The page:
that. We do not want the thrust of affirmative action to be lost in infinite
competitive fragmentation to secure more places for members of this or that
language group, or people born in this or that region, or persons who went to
this or that type of school.

Equity: The objective must always be to ensure basic fairness.
Affirmative action is about removing injustice, not about revenge, extortion or
patronage. This means that its goals and methods must be equitable.

Inclusivity: The processes should be as inclusive as possible. Those
most directly affected, whether positively or negatively, must have the greatest
say in how affirmative action should proceed. We do not want government steam
rolling decisions from outside, but we do insist that there be guarantees of
meaningful internal transformation. Trade unions and staff associations should
play a particularly important role in ensuring that the most efficacious and
least onerous solutions are found.

Security: The principles and processes must be securely located in the
constitution and legislation, and not be dependent on the subjective whims or
the fluctuating zeal of particular officials. Everyone must know where they
stand legally. The law should give every encouragement to voluntary forms of
affirmative action. The government itself must set an example, and require
appropriate affirmative action in parastatals as well as enterprises to which it
awards contracts. In the USA and Canada the courts and independent tribunals
have played an important role in establishing obligatory guidelines for
affirmative action in particular enterprises, and consideration will have to be
given in South Africa for having similar procedures if appeals to common sense
and social responsibility get nowhere.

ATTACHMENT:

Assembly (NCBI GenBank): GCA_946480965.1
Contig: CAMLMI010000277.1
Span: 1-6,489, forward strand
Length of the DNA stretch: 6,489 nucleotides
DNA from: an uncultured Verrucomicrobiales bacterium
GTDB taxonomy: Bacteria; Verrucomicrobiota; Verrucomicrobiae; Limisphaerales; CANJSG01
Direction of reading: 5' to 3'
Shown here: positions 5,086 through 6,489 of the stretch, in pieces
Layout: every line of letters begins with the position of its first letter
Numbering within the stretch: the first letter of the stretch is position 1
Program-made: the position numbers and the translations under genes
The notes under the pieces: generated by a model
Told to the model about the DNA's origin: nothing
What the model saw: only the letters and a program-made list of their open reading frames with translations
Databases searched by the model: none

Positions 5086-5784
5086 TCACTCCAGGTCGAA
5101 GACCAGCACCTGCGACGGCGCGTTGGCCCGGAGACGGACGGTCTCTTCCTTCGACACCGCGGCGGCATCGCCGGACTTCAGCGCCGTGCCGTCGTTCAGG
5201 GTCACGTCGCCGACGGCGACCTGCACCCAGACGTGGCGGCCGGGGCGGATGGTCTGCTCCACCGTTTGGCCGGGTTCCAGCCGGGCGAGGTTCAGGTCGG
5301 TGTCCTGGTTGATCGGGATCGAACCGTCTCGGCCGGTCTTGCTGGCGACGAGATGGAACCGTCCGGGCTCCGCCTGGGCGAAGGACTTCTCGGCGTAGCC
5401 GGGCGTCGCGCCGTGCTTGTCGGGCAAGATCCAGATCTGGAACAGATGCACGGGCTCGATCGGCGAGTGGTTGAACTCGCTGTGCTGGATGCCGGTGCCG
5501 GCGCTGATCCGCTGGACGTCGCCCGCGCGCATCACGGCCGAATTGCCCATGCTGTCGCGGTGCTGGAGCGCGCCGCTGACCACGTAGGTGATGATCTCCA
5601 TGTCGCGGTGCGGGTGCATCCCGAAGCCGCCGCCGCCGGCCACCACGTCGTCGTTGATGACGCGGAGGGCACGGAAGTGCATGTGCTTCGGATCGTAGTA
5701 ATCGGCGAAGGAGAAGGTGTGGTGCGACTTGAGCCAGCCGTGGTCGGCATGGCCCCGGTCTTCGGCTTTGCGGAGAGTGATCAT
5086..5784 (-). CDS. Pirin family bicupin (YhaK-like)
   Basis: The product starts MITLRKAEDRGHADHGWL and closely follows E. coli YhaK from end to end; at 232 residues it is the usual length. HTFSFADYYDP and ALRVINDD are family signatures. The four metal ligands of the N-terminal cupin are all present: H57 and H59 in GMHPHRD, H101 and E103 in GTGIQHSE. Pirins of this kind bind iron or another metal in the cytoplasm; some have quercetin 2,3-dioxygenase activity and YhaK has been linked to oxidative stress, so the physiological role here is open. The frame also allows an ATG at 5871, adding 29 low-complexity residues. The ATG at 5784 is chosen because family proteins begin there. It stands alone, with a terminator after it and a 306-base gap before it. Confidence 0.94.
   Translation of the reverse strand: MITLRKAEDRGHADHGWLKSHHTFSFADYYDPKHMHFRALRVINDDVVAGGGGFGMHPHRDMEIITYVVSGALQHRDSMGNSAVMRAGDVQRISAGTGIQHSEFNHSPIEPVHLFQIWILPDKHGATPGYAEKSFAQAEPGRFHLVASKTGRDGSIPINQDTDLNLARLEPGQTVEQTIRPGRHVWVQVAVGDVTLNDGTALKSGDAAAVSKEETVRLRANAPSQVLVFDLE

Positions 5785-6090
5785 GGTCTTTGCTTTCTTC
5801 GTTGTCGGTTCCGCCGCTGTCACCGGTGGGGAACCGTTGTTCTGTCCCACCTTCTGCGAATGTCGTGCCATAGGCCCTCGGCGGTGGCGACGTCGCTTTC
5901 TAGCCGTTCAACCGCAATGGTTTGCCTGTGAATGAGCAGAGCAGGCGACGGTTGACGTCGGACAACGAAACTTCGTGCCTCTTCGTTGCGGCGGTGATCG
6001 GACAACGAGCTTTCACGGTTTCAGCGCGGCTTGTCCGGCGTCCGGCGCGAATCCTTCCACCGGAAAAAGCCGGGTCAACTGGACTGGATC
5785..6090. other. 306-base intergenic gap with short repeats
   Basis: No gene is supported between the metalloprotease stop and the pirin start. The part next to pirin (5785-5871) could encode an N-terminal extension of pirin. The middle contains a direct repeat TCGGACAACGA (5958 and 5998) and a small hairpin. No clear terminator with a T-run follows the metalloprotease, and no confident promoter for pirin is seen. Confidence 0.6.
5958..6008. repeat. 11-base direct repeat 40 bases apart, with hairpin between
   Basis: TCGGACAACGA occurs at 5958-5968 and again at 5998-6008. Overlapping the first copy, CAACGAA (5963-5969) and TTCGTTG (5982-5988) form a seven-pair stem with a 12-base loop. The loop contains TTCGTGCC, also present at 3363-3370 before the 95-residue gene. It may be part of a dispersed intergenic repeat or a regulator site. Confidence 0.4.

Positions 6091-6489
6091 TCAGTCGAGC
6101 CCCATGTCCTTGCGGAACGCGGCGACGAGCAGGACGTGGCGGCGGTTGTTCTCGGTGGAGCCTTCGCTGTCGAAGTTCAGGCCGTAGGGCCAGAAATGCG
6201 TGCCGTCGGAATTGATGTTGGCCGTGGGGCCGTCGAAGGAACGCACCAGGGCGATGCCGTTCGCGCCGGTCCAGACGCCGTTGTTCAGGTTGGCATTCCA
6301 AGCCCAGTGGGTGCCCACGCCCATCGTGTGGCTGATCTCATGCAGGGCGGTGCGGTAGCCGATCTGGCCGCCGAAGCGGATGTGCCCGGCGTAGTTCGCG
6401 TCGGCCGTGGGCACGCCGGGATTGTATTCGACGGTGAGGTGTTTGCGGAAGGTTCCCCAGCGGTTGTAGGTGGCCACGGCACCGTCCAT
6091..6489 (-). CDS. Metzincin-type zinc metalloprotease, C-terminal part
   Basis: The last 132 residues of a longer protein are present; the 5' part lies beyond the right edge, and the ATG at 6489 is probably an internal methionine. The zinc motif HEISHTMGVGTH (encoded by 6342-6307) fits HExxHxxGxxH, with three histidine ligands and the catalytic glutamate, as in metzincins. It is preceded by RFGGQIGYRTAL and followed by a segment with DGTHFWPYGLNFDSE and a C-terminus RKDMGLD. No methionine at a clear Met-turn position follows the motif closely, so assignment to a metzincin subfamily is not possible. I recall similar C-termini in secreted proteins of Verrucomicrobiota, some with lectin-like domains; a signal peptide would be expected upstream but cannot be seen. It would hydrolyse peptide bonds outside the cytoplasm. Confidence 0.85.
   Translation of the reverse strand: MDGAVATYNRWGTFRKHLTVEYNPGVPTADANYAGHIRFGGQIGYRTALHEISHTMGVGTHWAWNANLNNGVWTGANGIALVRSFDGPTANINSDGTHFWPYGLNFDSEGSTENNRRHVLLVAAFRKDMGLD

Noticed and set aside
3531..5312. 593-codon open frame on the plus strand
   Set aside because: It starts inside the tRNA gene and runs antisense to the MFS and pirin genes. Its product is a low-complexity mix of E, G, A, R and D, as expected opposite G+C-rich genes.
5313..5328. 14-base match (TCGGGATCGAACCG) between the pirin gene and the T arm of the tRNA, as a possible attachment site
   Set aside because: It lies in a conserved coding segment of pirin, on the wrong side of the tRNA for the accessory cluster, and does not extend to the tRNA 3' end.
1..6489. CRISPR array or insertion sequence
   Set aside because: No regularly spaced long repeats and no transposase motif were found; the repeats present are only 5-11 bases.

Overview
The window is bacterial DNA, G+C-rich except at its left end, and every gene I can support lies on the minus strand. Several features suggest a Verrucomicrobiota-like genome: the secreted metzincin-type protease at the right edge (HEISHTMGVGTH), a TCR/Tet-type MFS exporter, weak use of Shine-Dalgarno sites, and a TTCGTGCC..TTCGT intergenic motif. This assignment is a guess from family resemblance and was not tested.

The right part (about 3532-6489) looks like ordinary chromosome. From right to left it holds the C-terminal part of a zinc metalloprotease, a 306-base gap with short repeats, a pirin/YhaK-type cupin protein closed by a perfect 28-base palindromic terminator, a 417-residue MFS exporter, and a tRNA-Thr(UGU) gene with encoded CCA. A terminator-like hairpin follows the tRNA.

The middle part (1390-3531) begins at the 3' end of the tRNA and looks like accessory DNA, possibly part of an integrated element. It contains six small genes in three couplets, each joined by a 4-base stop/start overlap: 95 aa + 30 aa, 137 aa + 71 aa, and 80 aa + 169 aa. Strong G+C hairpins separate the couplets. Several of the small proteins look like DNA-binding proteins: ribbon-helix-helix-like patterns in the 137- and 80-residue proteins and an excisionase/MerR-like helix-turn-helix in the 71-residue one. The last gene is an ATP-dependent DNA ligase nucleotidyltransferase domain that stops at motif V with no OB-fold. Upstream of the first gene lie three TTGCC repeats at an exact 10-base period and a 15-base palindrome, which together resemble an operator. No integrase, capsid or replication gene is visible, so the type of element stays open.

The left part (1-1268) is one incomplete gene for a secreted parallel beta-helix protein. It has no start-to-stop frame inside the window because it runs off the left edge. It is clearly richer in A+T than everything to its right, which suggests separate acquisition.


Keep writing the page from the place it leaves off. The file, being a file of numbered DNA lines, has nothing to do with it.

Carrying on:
Proportionality: The means used and the time frame must be
proportionate to the ends to be achieved. When ordering school desegregation,
the American Supreme Court used the phrase “all deliberate speed.” The
rapidity of transformation will be influenced by normal hiring and firing
practice, average rates of staff turnover, genuine needs of rationalisation and
legitimate interests of productivity. These factors cannot however be used to
block affirmative action. Search and capacity building must go on all the time.
A vague sense of social responsibility is not enough. The whole enterprise must
seriously commit itself to transformation

Accountability: The processes must be transparent, non-corrupt and
accountable to public opinion, Parliament and the courts.

Flexibility: Affirmative action works well if it is neatly tailored to
the particular situation it is intended to deal with and takes appropriate
account of the in-house culture of the enterprise being transformed (excluding,
of course, the culture of racism and sexism).


Constitutional Provisions Relevant To Affirmative Action

A. Provisions dealing with equality and affirmative action.

Note: Those that directly authorise affirmative action are in italics.


Whereas there is a need to create a new order….in which there is equality
between men and women and people of all races so that all citizens shall be able
to enjoy and exercise their fundamental rights and freedoms;……

Chapter 3 Fundamental Rights

(Note: These provisions will come into force after elections on 27 and 28
April 1994

Section 8. Equality

  1. Every person shall have the right to equality before the law and to equal
    protection by the law.
  2. No person shall be unfairly discriminated against, directly or indirectly,
    and, without derogating from the generality of this provision, on one or